New crime fiction: Scandi noir and secrets of the Irish super-rich
A bleak trip down The Silver Road while Jo Spain deliciously evokes Golden Age mysteries
Jo Spain’s Dirty Little Secrets is deliciously cyncial in tone. File photograph: Alan Betson/The Irish Times
Set in Australia in 1971, the title of Sofie Laguna’s The Choke (Gallic, €12.95) refers to “where the [Murray] river was it its thinnest, the banks like giant hands around a neck”. Our narrator is Justine, 10 years old and living with her grandfather Pop, and whose absent father, Ray, is emblematic of the toxic masculinity that smoulders beneath the surface of Laguna’s slow-burning tale. Sharp-eyed and observant when it comes to the great outdoors where she feel most at home, the dyslexic Justine struggles to learn the ways of the world – the only thing Ray ever takes the time to teach her is how to shoot. Hinted at in the title, the brutality of Justine’s world is established in the very first chapter, as Justine and her half-brothers Kirk and Steve engage in vicious mock-battles on the banks of the Murray, but soon the sham cruelty has erupted into a poisonous feud between neighbouring families, with Justine considered fair game in tit-for-tat violence waged against women. By turns lyrical and brutal, The Choke is equal parts Greek tragedy and heart-breaking noir.
Jo Spain’s Dirty Little Secrets (Quercus, €16.99), which is set in the exclusive gated community of Withered Vale in Co Wicklow, opens with the discovery of the body of Olive Collins. The circumstances appear suspicious, but who could possibly have wanted to murder the genteel Olive? Juicy hints are dropped by Olive herself, who addresses the reader from the grave and confirms that the only suspects are the “seemingly respectable people” who live in Withered Vale. While Dirty Little Secrets isn’t exactly a locked-room mystery, Spain has terrific fun scratching the surface of the apparently perfect lives of Olive’s neighbours to uncover a host of motives. Deliberately evocative of classic Golden Age mysteries in its setting and form, the novel is deliciously cynical in tone – even the children who live in Withered Vale are considered suspects – and revels in exposing the sordid truth about the wealthy individuals who consider themselves above the law.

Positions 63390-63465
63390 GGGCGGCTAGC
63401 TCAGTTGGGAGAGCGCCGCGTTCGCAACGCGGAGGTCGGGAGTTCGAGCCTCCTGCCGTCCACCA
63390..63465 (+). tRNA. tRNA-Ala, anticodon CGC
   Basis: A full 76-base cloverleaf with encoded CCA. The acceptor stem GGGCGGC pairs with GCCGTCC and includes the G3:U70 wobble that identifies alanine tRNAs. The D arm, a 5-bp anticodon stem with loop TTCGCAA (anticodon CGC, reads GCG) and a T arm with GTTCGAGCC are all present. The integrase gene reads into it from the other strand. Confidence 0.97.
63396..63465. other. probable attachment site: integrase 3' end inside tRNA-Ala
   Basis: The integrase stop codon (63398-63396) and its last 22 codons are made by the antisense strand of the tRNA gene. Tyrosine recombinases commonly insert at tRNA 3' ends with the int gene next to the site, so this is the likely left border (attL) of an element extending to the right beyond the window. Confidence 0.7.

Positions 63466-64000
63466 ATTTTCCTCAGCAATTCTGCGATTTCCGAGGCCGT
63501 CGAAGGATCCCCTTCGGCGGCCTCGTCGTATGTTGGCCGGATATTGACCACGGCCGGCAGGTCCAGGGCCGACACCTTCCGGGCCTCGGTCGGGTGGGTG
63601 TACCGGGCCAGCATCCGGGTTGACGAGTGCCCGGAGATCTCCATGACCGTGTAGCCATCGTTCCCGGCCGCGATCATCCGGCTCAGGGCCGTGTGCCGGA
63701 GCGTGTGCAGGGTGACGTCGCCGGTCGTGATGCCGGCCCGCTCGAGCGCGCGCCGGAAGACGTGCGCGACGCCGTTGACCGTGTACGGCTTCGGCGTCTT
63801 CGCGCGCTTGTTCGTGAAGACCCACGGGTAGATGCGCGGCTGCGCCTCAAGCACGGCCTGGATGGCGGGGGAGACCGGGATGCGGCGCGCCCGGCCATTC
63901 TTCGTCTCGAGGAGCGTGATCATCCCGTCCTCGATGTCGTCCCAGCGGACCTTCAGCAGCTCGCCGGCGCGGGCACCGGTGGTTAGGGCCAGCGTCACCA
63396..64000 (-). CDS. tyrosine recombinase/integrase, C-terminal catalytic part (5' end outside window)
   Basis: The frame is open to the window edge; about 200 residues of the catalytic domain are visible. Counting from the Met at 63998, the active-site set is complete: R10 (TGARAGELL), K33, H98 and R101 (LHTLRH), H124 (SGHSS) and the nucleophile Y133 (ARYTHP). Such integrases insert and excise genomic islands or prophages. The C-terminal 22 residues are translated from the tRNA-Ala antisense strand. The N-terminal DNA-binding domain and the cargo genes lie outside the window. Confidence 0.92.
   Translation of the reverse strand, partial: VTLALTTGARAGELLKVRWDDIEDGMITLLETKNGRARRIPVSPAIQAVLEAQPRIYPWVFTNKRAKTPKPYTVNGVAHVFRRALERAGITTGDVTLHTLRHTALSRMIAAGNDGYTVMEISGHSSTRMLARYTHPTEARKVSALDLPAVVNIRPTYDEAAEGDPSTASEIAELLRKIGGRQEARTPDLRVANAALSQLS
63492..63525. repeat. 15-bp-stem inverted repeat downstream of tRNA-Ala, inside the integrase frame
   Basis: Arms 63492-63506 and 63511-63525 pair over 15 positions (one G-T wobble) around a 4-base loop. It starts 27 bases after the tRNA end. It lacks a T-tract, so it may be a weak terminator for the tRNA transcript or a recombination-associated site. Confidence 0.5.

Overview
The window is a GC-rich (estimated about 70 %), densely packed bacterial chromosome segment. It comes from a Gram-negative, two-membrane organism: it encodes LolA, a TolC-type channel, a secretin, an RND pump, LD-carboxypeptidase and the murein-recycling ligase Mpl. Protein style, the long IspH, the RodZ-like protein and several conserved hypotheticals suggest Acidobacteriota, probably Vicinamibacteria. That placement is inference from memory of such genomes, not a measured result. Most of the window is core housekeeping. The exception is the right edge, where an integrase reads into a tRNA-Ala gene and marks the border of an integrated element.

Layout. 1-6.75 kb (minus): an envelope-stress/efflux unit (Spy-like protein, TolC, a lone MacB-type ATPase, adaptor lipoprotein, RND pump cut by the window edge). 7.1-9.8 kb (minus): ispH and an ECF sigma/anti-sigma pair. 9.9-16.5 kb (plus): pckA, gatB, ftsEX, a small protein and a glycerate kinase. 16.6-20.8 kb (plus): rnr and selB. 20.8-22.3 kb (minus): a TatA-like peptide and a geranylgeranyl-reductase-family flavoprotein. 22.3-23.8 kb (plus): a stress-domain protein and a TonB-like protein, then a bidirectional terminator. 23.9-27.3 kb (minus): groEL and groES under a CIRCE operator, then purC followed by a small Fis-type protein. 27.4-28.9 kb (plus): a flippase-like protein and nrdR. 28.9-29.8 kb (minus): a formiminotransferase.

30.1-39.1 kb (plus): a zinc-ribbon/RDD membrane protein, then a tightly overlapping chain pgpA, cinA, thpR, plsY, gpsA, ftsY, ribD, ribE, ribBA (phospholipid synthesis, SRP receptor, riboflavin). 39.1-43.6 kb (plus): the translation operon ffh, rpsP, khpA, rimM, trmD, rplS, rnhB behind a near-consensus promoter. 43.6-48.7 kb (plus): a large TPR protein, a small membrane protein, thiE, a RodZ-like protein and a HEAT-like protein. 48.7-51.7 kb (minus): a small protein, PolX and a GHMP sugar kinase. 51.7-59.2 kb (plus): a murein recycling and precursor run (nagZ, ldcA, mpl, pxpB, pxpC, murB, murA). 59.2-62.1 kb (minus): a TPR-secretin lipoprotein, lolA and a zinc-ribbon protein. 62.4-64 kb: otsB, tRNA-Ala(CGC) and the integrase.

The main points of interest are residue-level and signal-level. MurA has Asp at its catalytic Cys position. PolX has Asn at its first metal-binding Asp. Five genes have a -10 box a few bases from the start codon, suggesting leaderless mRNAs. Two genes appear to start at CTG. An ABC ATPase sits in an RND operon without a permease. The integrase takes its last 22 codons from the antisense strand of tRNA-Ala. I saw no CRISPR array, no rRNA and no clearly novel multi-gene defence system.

William Boyle’s A Friend is a Gift You Give Yourself (No Exit Press, €13.99) is a strong contender for the most misleading title of the year. What sounds like an especially cheesy self-help title opens with Rena Ruggiero, widow of Brooklyn mobster “Gentle” Vic, bashing her elderly neighbour Enzio over the head with a glass ashtray to repel Enzio’s unwanted advances. Soon Rena is on the run, aided and abetted by former porn star Lacey Wolfstein and Lucia, Rena’s teenage granddaughter. The trio are pursued by a sledgehammer-wielding sadist keen to retrieve the suitcase full of cash recently liberated from the mob by Rena’s father Richie. It’s a crime caper worthy of Barry Gifford at his most lurid, set in a lawless world where, as Richie observes, “you’re one dick fiddle away from being lost or dead or spaced on a highway to Shitsville”. The manic energy can get a little wearying, and not all of the plot twists are entirely plausible, but A Friend is a Gift is screwball noir with real heart. “We’re all unfinished wreckage,” Wolfstein tells her friend Mo. “Whatever’s not dead is fixable.”